A New Approach to Spotting Tumors: Look for Their Microbes

New research is revealing that cancer is rife with bacteria and fungi — a rich ecosystem that scientists call the tumor microbiome.

A close-up view of a yellow culture in a petri dish, held by a blue-gloved hand under a spotlight. The background is cached in shadow and written in marker on the petri dish are the words, "C. tropicalis."
A culture of Candida tropicalis, a type of yeast, isolated from adenocarcinoma-associated mucosa in the lab of Iliyan Iliev, an immunologist at Weill Cornell Medicine in New York.Credit...Jennifer Conrad and Iliyan Iliev

Look up an image of a tumor on Google, and you’ll probably end up with a brightly colored cluster of cancer cells on a drab background of healthy tissue. But for Lian Narunsky Haziza, a cancer biologist at the Weizmann Institute of Science in Israel, the picture looks very different. A tumor may also contain millions of microbes, representing dozens of species.

“I think this is an ecosystem,” she said. “It means the cancer cells are not alone.”

Scientists have long known that our bodies are home to microbes, but have tended to treat tumors as if they were sterile. In recent years, however, researchers have laid that notion to rest, demonstrating that tumors are rife with microbes.

In 2020, several research teams showed that tumors are home to various blends of bacteria. And on Thursday, two studies published in the journal Cell found that tumors are also home to many species of fungi.

This so-called tumor microbiome is proving so distinctive in each type of cancer that some scientists hope to find early signs of hidden tumors by measuring the microbial DNA they shed into the blood. And some research hints that microbes may make tumors more aggressive or resistant to treatments. If that proves to be the case, it may be possible to fight cancer by attacking a tumor’s microbiome along with the tumor itself.

“We need to re-evaluate almost everything we know about cancer through the lens of the tumor microbiome,” said Ravid Straussman, a cancer biologist at Weizmann who collaborated with Dr. Narunsky Haziza on one of the new studies.

Over the past two decades, scientists have charted the microbes in the human body by fishing for their DNA in mouth swabs, skin scrapings and stool. These surveys have identified thousands of species that live harmlessly in a healthy person, totaling some 38 trillion cells. Many organs once thought to be sterile turned out to have their own microbiomes.

While researchers explored the healthy microbiome, cancer remained mostly terra incognita. No one knew if the millions of cells that make up tumors provided another habitat where microbes might live.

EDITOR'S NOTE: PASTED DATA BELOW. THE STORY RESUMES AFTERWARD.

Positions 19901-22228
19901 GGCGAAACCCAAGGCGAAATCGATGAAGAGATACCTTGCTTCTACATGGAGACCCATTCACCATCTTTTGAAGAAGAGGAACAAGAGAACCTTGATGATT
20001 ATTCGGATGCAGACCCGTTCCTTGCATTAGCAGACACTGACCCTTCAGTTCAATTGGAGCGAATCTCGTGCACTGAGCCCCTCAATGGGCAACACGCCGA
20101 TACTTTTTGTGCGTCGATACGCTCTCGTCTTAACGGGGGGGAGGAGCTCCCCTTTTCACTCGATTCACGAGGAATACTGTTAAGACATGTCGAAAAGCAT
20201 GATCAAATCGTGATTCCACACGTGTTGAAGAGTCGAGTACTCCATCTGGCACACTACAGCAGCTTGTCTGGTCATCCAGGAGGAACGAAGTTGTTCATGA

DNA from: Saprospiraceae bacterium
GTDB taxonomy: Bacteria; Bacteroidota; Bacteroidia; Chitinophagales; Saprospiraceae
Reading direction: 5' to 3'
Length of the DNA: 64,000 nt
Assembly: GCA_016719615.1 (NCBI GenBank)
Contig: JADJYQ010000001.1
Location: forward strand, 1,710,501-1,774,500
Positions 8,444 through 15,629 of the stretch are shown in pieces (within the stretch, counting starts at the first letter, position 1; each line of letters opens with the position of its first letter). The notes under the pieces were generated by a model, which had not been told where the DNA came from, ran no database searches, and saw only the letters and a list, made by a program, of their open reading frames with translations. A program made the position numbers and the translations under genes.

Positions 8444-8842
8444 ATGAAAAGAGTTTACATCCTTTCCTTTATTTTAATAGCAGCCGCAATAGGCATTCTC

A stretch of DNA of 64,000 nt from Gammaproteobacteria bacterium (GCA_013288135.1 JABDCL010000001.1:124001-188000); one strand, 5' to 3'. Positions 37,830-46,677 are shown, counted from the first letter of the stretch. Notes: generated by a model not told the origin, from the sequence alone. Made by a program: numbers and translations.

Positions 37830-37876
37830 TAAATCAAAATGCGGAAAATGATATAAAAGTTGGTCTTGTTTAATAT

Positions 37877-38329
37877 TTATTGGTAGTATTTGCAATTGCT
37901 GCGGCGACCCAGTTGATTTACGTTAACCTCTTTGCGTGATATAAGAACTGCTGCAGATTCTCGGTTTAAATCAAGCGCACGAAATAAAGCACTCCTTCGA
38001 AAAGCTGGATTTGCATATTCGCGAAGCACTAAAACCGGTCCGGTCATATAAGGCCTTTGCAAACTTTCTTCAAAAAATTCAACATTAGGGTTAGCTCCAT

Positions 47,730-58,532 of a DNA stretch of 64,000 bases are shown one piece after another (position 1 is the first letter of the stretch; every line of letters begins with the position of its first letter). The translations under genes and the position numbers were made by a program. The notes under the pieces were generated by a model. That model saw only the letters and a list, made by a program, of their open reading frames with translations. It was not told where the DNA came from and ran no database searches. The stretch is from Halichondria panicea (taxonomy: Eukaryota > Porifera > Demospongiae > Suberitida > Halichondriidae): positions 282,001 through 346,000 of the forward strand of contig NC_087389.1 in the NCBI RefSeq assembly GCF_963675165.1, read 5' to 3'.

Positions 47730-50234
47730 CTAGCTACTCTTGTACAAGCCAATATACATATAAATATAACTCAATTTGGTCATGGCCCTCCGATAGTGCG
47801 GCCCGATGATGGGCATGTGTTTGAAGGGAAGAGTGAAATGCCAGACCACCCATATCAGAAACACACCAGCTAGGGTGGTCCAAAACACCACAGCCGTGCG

In 2017, Dr. Straussman and his colleagues stumbled across bacteria living inside pancreatic tumors. They made the discovery while puzzling over how some tumors managed to resist a chemotherapy drug. It turned out that a species of bacteria that could block the drug was living inside them.

Tiny cells on a micrograph look like oblong dots in pink and blue on a black background.
Fungal and immune cells in human breast cancer, with the fungal cells stained in pink and the human cell nuclei in blue.Credit...Deborah Nejman and Nancy Gavert

That finding led Dr. Straussman and his colleagues to do a large-scale survey of bacteria in more than 1,000 tumors from seven kinds of cancer. In 2020, they reported finding bacteria lurking in all seven types.

Around the same time, a team of researchers at the University of California, San Diego, carried out their own search using a huge database of DNA gathered from different types of cancer in the early 2000s.

The project, called the Cancer Genome Atlas, was intended to help scientists find mutations in tumor genes that make cancer cells grow uncontrollably. But the San Diego team recognized that the raw data might also contain DNA from bacteria in the tumors.

Unfortunately, that meant sifting through the six trillion genetic fragments in the atlas for snippets of bacterial DNA.

“It’s like trying to find needles in a haystack, when there are more straws of hay than there are stars in the Milky Way,” said Gregory Sepich-Poore, a member of the team.

The search took years, but it paid off. Dr. Sepich-Poore and his colleagues found that a small percentage of the DNA fragments in 32 types of cancer belonged to bacteria, not humans.

After the researchers published their study in 2020, they joined forces with Dr. Straussman’s team to see whether the tumors contained fungi as well.